Adams mulls offer

7-16-02, 6:45 p.m.

BY GEOFF HOBSON

As Sam Adams prepared to leave Cincinnati Tuesday, his agent began negotiations with the Bengals in a bid to bring the Ravens' Pro Bowl defensive tackle to the NFL's ninth-ranked defense.

Adams had planned to head back to Seattle on a late afternoon flight and mull the Bengals' offer. But when agent Eugene Parker began talking with Jim Lippincott, the Bengals director of pro/college personnel, Adams decided to stick around a few more hours and grab dinner with defensive line coach Tim Krumrie before taking a later flight.

At the end of business Tuesday there was still enough of a gap that it looked like a deal wouldn't get done by the time Adams left. But Parker thinks his client will "seriously consider," the Bengals.

"I think the visit went well for Sam and the Bengals," Parker told ESPN.com. There seems to be mutual interest, but we're just starting to talk (about contract numbers), so it's still very early. But Sam liked what he saw. I think he will seriously consider the Bengals, but he wants a day or two to think about things."

The Bengals are willing to do a one-year deal and have discussed that option with Parker. Adams said he has no other trips scheduled, but that he has received several calls. Word out of Denver is the Broncos are unlikely to sign Adams, but Seattle is

apparently again interested in the Seahawks' 1994 first-round draft pick because of an injury to John Randle.

"These things are complicated and take time," Lippincott said. "We're talking about a lot of issues. Structure and different length. We would prefer a longer deal and so would he, but right now I would just say the talks are ongoing."

Lippincott wouldn't divulge the specifics of the Bengals' offer, but the lines are pretty well drawn this late in free agency.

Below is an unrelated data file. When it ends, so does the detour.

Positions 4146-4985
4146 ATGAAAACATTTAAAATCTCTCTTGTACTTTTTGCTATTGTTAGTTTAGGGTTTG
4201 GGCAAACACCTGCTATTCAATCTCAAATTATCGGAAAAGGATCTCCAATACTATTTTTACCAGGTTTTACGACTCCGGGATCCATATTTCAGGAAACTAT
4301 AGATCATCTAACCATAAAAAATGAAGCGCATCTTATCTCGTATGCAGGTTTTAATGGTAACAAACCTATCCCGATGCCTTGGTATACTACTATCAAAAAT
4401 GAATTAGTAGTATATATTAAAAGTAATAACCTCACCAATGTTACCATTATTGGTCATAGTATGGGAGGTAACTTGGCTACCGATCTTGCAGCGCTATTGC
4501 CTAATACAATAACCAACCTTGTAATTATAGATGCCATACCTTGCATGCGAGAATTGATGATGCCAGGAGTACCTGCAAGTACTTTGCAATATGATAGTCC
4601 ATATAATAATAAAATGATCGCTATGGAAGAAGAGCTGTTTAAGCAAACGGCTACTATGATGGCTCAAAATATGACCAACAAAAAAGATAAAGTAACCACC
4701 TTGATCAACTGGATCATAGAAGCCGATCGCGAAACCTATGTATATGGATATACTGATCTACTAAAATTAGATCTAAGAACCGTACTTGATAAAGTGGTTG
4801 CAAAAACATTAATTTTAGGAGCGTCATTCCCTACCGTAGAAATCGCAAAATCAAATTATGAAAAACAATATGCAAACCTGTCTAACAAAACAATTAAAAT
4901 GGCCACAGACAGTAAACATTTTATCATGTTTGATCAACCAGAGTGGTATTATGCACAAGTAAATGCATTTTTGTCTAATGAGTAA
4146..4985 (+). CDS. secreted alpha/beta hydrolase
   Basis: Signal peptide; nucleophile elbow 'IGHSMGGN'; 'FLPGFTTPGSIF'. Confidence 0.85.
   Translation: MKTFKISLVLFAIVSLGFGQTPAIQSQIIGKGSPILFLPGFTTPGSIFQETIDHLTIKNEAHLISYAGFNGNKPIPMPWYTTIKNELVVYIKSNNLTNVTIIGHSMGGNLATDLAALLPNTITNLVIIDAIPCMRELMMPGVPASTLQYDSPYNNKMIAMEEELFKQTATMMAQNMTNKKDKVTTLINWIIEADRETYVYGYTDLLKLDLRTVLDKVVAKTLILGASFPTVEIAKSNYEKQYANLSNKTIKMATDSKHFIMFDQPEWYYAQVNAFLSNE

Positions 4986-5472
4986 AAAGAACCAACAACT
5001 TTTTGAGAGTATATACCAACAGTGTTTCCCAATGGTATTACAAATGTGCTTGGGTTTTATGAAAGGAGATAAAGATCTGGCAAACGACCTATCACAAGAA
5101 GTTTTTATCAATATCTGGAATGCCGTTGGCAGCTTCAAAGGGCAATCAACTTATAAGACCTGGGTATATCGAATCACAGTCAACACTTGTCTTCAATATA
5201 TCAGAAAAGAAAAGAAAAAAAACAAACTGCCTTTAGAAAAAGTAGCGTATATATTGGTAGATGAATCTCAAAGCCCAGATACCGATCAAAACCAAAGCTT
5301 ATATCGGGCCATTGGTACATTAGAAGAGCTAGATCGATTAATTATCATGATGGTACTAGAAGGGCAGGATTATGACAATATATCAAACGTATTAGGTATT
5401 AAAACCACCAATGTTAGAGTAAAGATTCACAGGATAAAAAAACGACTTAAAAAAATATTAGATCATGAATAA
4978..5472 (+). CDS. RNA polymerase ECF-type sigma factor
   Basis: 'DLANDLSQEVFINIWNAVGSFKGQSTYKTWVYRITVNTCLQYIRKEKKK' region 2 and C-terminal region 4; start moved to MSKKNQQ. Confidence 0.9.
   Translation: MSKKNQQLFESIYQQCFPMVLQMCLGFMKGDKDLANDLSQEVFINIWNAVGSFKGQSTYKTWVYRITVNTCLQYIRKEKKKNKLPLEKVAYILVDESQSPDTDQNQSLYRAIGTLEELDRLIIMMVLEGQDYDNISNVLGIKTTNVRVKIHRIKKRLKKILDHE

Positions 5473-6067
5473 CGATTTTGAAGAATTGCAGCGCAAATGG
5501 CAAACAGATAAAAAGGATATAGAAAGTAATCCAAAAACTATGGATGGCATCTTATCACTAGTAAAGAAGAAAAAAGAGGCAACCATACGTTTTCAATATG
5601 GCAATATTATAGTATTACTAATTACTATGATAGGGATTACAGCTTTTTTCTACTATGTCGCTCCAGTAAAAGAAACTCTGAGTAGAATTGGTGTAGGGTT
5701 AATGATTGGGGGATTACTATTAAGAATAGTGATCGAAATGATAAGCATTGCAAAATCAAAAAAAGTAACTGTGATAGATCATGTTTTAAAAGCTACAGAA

With 10 days before the start of training camp, the Bengals hope to get one of the league's top run defenders at a good price. Adams, on the other hand, wants compensation that takes into consideration a fine eight-year career in which he was a key part of the Ravens' record-breaking defense during their Super Bowl run in 2000. He may not still be seeking that reported $8 million bonus, but he made it clear he isn't a "bargain basement," player, either.

Adams also made it clear during his visit to Paul Brown Stadium he has other possible options in Denver, Oakland and Seattle. But after lunching with head coach Dick LeBeau and reviewing his role in a rotation with tackles Oliver Gibson and Tony Williams, the 6-3, 330-pound Adams also made it clear he's satisfied with the fit.

"I'm looking to come in and contribute on the field and in the community," Adams said. "This is an up-and-coming team."

As the Takeo Spikes-Brian Simmons negotiations move slowly, Bengals President Mike Brown indicated Tuesday he's looking to make a deal with Adams even if it prevents getting one of those contract extensions before the start of training camp.

"If we do something, it depletes the cap room," Brown said of the NFL salary cap. "We only have so much cap, but we aren't going to stand by and just do nothing. We're going to try and help make the team better somewhere. We haven't moved the ball far down the field (in the linebacker negotiations)."

Both the agent for Simmons and the Bengals said Tuesday that the sides aren't close. Jerrold Colton said, "we are quite a distance apart," and Bengals executive vice president Katie Blackburn said the Simmons negotiations "aren't moving in the direction," of getting done before training camp.